CHAMPAIGN — Consider former NBA champions Richard Jefferson and Kendrick Perkins already impressed by Ayo Dosunmu.
Dosunmu made a Tuesday afternoon appearance on “The Jump” on ESPN to announce the news everyone expected. The Illinois junior guard is declaring for the 2021 NBA draft and will hire an agent. His time with the Illini is complete.
Jefferson, Perkins and host Rachel Nichols didn’t shy away from praising Dosunmu for how he handled himself on national TV. Dosunmu was decked out in a classic black suit and tie. The clean lines extended to his background for the remote interview.
Then there was what Dosunmu had to say about declaring for this year’s draft, his readiness to take the next step in his basketball career and how the Illini staff, including strength and conditioning coach Adam Fletcher, helped him reach this point in his basketball journey.
“Last year, I went through the draft process and got so much feedback from nearly almost every NBA team,” Dosunmu said. “I just wanted to turn what they said, the constructive criticism, and I just worked at it. I improved on pretty much all of my offensive and defensive stats. I gained 7-8 pounds. Shoutout to Coach Fletch. We put in a lot of work into the weight room. My coaches, they helped me each and every day — long nights in the gym.
“I just think I see the game better. I see the game much differently being a junior, being 21 years old. I put so much work into my film. That’s what makes me believe I’m ready for the NBA.”
Dosunmu ultimately decided to pull his name from the 2020 NBA draft last July and took advantage of that third season at Illinois, elevating his draft stock with a superb junior season and hitting on several of the goals he laid out for himself and his team. The 6-foot-5, 200-pound guard was a consensus First Team All-American, won the Bob Cousy Award as the nation’s best point guard and claimed USA Today Player of the Year honors.
“He should be the guiding light, the example, of stick-to-itiveness, of adversity, of work — you name it,” Illinois coach Brad Underwood said before rattling off all the areas Dosunmu grew in his three seasons with the Illini.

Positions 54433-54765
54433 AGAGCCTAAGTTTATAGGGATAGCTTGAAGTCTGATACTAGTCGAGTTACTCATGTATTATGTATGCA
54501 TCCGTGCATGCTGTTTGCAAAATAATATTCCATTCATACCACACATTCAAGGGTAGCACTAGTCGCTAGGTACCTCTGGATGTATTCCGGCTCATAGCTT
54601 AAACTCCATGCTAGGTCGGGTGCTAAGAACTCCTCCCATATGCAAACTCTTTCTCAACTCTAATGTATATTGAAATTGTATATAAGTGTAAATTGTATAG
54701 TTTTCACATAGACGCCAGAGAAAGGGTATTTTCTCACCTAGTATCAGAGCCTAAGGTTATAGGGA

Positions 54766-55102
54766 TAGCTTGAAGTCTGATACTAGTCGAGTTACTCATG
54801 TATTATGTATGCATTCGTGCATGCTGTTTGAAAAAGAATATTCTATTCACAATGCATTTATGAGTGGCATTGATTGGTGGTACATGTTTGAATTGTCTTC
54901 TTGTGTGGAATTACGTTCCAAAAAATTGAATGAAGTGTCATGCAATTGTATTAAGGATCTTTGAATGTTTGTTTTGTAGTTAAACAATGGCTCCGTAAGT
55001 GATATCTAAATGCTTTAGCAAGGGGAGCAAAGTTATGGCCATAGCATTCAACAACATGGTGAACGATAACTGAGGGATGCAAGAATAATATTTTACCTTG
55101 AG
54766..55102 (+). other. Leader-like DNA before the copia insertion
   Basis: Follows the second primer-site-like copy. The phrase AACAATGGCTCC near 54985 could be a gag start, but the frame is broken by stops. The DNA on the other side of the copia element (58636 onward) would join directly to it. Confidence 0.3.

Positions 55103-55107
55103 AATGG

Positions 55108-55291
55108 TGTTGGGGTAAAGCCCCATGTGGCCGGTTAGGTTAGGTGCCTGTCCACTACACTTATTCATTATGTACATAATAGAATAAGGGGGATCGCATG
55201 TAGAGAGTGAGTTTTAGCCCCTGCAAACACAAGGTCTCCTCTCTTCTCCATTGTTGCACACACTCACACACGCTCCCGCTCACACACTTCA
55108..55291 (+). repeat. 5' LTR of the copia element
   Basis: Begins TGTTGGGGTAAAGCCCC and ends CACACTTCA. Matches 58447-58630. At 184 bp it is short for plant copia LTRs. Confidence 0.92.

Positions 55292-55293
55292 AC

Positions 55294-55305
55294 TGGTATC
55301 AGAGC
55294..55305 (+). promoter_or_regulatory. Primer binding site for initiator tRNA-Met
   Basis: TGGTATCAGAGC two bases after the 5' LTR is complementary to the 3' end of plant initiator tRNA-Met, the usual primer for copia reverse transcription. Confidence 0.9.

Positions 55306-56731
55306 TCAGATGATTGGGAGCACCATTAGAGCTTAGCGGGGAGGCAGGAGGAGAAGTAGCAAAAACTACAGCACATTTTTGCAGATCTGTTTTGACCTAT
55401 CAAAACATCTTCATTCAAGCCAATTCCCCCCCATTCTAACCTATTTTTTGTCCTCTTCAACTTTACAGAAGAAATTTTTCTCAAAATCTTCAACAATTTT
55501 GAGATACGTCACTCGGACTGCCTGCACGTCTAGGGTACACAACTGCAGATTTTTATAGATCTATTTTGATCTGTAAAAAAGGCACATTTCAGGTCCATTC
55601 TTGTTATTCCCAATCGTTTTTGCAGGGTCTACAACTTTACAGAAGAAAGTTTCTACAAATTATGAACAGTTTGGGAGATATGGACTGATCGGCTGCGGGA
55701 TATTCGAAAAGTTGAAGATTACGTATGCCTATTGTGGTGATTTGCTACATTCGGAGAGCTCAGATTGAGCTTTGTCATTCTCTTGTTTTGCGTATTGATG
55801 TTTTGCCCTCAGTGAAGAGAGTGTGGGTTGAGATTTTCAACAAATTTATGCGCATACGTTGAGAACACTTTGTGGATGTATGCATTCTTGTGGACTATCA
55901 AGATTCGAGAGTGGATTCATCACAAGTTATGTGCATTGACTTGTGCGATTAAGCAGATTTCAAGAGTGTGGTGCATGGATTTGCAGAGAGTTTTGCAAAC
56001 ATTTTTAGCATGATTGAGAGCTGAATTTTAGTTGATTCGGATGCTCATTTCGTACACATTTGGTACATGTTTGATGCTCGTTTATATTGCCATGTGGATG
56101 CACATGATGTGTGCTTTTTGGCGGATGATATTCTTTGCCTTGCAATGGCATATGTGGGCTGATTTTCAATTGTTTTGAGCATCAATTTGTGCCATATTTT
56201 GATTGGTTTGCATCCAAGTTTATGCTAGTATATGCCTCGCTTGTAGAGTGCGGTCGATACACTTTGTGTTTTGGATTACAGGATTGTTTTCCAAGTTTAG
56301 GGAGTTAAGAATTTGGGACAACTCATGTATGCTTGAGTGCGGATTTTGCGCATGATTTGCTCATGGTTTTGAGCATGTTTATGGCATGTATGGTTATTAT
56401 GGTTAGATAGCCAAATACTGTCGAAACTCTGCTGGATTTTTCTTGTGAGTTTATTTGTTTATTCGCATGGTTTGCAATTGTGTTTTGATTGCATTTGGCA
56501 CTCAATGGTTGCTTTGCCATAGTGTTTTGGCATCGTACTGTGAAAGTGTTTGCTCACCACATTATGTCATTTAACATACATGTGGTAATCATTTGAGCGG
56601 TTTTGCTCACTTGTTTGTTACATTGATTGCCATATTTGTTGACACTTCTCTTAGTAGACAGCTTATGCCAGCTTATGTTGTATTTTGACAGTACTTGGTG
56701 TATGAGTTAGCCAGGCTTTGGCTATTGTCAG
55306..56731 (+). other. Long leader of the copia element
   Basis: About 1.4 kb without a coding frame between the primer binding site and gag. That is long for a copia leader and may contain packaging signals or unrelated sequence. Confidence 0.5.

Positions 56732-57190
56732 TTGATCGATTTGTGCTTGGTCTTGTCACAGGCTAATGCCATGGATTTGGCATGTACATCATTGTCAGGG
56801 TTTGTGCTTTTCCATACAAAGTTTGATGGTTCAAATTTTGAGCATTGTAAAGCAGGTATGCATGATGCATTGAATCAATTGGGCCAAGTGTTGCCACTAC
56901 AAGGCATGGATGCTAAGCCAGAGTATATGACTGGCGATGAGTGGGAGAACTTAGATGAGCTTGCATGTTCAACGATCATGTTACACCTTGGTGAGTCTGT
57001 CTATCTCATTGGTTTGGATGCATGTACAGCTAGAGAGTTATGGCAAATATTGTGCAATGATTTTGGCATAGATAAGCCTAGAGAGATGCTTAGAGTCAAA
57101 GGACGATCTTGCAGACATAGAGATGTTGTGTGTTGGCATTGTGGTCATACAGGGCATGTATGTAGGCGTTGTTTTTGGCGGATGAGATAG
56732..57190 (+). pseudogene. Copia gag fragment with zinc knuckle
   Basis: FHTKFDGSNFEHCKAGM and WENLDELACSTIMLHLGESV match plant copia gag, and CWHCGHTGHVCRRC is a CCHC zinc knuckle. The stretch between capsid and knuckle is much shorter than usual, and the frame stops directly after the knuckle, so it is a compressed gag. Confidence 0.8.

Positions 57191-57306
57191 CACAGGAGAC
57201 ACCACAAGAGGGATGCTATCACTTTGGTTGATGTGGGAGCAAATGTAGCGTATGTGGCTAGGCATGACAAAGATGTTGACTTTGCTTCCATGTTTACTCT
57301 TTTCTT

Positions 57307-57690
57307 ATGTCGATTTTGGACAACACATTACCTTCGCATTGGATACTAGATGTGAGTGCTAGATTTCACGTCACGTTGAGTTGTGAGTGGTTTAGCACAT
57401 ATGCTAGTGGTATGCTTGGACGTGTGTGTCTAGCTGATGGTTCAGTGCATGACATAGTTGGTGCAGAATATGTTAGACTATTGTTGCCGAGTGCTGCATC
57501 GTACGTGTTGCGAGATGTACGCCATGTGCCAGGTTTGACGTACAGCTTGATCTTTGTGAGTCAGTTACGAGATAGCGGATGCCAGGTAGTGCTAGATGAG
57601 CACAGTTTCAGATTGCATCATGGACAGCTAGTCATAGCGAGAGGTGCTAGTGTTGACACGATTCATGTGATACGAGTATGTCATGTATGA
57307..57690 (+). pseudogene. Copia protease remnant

Gains in the weight room. Dealing with a program-record 21 losses in his freshman season. Becoming one of the best late-game closers in the country.
“Making unbelievable decisions in terms of returning to college and not worrying about a timeline,” Underwood continued. “Just doing it when it was right. Now to becoming national player of the year by USA Today, a First Team All-American and a guy who’s going to be a first-round draft pick. If there’s ever any better guiding light than that, I don’t know what it is.
“He’s a young man who kept his nose to the grindstone and worked really, really hard and didn’t get swayed from what the ultimate goal at the finish line was. He was spectacular. He’s been through it all. He’s been through adversity. He’s a better person, better player, because he went through all of that.”
Dosunmu averaged career highs in scoring, points and rebounds during the 2020-21 season, while also setting career-best marks in field-goal percentage, three-point percentage and free-throw percentage. At 20.1 points, 6.3 rebounds and 5.3 assists per game, Dosunmu became the first player since Ohio State’s Evan Turner in the 2009-10 season to average at least 20 points, six rebounds and five assists in a season.
Those improvements were the result of the work Dosunmu put in to answer questions — particularly about three-point shooting — NBA organizations had about his game. Multiple NBA draft boards project Dosunmu as a first-round selection leading into the July 29 draft. The Chicago native is ranked as the No. 22 overall draft prospect by ESPN’s Jonathan Givony and No. 23 by The Athletic’s Sam Vecenie.
“It’s going to mean the world to me and my family,” Dosunmu said about his potential to be drafted. “We’ve put so much work in. … To know that July 29, my dream could come true, it just fuels me more each and every day to get better and keep working.”
Dosunmu also addressed how he views his game during his appearance on “The Jump” after Perkins compared him to a “bigger Dennis Schröder.” Dosunmu leans more in the Shai Gilgeous-Alexander (ability in ball-screen action) and Jrue Holiday (two-way guard) direction.
“I try to take my game from a lot of different point guards,” Dosunmu said. “I love watching Shai Gilgeous-Alexander because we have about the same measurements — the wingspan, the height. … (Holiday is) 6-4 and can score and can pass it. He does great in pick-and-roll reads, and he’s tenacious on the defensive end as a guard. I try to pride myself on being a complete player — rebounding, scoring and facilitating. Doing whatever it takes to help my team win. I think Jrue Holiday is a prime example of that at the guard position.”